With so much going on, many people know little about the Trump Administration’s assault on the environmental safeguards that protect our children’s health and the nation’s economic growth.
That’s why we’re launching EDAF ICYMI, a weekly digest of the top stories affecting environmental policy. We’ll be keeping it short and to the point, so you can stay on top of key developments each week.
Political Leaders Weaken EPA’s Response to Hurricane Harvey
- In June, EPA Administrator Scott Pruitt heeded chemical industry lobbyists and delayed a safety rule that would have required additional future safeguards to help address the kinds of problems that occurred with firms like Arkema, which spewed dangerous chemica ls after Hurricane Harvey hit.
- EPA won’t say whether it will step up monitoring of plants making hazardous substances as they restart after the storm.
- Christine Todd Whitman, who led EPA for President George W. Bush, slammed Pruitt and President Trump for their failure to fill key EPA leadership slots before Harvey, charging that their inaction made the disaster worse.
- And even as Hurricane Irma approaches Florida, Administrator Pruitt is pushing out hundreds of key EPA employees, despite warnings from EPA’s own inspector general and the Government Accountability Office that the agency is understaffed.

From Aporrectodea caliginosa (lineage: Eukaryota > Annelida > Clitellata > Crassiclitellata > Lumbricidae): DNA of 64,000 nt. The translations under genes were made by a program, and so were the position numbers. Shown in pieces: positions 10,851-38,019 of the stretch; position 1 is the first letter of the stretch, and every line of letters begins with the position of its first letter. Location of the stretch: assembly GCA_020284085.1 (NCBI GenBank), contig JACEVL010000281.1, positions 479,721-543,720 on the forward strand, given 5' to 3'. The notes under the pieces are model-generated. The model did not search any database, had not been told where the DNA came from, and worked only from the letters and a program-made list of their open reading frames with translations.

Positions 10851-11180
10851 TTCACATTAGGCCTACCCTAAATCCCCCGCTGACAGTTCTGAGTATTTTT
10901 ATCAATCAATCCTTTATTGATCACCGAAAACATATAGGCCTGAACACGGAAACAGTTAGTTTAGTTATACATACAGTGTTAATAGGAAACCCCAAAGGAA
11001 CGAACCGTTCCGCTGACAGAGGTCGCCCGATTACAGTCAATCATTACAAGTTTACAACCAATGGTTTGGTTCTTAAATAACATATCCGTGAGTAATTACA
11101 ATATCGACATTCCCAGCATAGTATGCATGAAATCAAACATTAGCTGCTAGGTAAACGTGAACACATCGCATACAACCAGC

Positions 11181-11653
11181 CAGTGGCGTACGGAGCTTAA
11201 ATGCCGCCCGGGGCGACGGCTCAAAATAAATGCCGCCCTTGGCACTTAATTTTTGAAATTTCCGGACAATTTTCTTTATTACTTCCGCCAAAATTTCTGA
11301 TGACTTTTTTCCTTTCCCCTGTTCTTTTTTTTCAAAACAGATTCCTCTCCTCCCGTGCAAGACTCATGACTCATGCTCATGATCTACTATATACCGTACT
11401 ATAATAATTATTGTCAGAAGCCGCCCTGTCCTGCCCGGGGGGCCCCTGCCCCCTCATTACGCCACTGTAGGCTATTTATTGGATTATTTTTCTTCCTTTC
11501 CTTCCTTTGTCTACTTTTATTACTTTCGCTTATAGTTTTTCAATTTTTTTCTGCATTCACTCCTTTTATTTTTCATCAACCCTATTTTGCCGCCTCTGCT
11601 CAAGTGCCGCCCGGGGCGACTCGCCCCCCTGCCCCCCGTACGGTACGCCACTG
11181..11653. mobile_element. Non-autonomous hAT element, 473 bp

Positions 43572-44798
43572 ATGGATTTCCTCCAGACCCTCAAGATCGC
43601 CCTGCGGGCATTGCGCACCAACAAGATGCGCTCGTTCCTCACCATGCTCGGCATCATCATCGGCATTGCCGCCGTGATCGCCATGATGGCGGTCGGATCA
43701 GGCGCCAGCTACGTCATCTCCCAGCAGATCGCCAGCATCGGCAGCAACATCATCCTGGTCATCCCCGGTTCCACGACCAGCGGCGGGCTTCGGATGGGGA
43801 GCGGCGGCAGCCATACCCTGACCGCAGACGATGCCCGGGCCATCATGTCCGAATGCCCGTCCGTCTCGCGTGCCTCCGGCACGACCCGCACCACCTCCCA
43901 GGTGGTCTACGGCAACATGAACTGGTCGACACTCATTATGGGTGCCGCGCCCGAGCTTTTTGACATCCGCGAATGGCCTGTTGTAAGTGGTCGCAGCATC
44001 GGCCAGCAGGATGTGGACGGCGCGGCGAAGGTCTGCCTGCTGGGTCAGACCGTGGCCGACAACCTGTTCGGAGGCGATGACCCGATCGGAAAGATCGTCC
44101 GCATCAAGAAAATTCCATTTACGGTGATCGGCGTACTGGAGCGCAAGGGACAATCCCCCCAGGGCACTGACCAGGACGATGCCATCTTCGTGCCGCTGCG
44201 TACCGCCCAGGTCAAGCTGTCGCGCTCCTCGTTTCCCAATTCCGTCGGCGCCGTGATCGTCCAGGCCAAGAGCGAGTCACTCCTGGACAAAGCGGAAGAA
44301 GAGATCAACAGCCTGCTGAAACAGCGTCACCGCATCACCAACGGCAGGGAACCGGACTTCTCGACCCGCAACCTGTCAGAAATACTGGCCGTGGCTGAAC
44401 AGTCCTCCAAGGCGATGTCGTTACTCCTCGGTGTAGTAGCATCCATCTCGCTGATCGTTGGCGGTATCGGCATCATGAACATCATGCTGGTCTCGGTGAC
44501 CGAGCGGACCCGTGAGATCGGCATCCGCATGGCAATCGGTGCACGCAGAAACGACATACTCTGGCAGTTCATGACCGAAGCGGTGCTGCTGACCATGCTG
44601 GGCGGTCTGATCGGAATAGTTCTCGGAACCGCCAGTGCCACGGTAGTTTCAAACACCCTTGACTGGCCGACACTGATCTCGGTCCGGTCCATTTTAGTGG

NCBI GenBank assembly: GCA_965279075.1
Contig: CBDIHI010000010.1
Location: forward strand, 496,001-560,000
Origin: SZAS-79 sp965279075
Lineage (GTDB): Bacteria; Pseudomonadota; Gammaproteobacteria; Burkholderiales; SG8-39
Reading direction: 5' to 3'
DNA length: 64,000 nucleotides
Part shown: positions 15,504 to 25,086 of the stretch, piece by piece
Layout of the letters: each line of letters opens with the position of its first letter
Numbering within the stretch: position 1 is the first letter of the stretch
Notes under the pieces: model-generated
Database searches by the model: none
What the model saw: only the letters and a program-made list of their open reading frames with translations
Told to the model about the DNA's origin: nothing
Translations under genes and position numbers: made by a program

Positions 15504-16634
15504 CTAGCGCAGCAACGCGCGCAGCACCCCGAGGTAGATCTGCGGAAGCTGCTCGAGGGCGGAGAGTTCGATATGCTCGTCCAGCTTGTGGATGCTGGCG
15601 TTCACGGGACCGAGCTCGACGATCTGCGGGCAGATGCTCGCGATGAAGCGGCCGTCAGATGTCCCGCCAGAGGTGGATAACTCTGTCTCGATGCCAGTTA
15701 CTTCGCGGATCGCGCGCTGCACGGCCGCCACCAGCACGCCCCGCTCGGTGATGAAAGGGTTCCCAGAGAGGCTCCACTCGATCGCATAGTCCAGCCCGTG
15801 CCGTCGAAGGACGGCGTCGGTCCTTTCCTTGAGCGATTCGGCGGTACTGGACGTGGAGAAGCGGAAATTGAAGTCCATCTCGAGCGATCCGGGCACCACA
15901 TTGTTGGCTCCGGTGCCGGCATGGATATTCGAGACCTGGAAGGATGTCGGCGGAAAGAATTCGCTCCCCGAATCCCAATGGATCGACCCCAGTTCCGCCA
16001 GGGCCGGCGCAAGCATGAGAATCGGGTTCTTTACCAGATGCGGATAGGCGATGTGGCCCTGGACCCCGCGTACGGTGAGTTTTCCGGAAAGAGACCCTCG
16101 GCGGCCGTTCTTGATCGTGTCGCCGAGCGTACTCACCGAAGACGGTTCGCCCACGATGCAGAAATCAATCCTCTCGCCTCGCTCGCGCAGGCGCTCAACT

- After the Associated Press visited at-risk Superfund sites that EPA had not been inspected, stung EPA leaders attacked the reporters in personal terms.
- Pruitt has put a former Trump political operative, John Konkus, in charge of vetting hundreds of millions of dollars in federal grants. Konkus calls climate change “the double C-word” and vetoes grants accordingly.
- Konkus is already using grantmaking as a political tool, halting all grants to Alaska after Senator Lisa Murkowski from Alaska voted down a Republican bill to repeal Obamacare.
- Senator Tom Carper demanded answers as to why grants to Democratic states in particular had been cut.
- Politico named Pruitt #9 on its list of “50 ideas blowing up American politics and the people behind them.”
- Senator Carper is also asking Pruitt why the EPA removed information showing that a 2015 Clean Water Rule provides $500 million in economic benefits.
State Attorneys General Step Up as EPA Steps Back
- A coalition of state AGs is accusing Pruitt of providing “legally incorrect” guidance to states about ignoring an Obama-era climate change regulation.
14 states will also sue Pruitt’s EPA if he pulls fuel efficiency standards for cars.
Another Good Week for Industry Polluters
- President Trump nominated a Florida attorney known for firing state enforcement attorneys for being too tough on polluters to act as EPA’s top lawyer.
- The Environmental Working Group reported this week that 90 million Americans are drinking tap water containing 1,4-dioxane, a cancer-causing industrial solvent. But Trump’s chemical safety nominee has pressed to loosen exposure levels to the solvent by 1,000 percent.
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